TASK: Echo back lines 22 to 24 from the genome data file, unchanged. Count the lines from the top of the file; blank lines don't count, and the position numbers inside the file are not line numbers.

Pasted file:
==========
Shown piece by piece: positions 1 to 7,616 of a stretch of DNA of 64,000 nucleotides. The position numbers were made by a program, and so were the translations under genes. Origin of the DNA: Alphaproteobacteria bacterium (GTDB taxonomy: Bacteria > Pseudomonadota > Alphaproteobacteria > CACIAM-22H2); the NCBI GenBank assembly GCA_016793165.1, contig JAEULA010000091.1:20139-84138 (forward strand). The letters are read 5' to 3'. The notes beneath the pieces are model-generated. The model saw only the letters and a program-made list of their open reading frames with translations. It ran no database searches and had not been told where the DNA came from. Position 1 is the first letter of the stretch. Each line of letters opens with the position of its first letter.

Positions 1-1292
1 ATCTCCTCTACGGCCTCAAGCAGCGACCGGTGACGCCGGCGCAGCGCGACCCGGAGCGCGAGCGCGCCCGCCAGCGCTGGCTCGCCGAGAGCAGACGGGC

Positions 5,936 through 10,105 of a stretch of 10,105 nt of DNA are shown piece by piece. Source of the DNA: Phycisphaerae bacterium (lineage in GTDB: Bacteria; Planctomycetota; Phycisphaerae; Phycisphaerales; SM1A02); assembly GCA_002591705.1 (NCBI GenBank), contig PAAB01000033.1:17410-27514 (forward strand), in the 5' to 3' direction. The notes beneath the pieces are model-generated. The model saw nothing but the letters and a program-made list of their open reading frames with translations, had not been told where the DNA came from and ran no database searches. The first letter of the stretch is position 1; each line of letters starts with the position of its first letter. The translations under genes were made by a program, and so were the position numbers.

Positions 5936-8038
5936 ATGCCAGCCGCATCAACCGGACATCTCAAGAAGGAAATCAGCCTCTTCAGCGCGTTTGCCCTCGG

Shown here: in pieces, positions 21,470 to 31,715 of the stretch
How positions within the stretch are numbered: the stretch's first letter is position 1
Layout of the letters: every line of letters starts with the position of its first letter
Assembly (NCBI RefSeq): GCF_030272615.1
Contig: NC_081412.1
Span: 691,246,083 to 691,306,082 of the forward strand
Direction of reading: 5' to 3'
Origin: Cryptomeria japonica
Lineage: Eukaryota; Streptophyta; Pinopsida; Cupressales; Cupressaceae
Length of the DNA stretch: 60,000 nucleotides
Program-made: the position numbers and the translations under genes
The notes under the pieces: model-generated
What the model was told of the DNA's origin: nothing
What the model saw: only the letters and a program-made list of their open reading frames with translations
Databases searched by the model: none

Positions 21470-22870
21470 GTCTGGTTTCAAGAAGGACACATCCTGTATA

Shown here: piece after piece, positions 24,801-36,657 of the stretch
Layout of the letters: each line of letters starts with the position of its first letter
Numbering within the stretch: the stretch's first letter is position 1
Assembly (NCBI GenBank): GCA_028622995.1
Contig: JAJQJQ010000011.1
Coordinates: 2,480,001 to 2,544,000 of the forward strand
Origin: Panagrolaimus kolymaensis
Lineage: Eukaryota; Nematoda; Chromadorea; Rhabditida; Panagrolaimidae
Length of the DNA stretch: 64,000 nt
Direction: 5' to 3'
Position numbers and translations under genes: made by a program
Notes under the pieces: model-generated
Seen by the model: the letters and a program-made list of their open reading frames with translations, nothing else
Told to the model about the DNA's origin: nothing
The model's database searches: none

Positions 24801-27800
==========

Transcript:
Positions 21470-22870
21470 GTCTGGTTTCAAGAAGGACACATCCTGTATA

Shown here: piece after piece, positions 24,801-36,657 of the stretch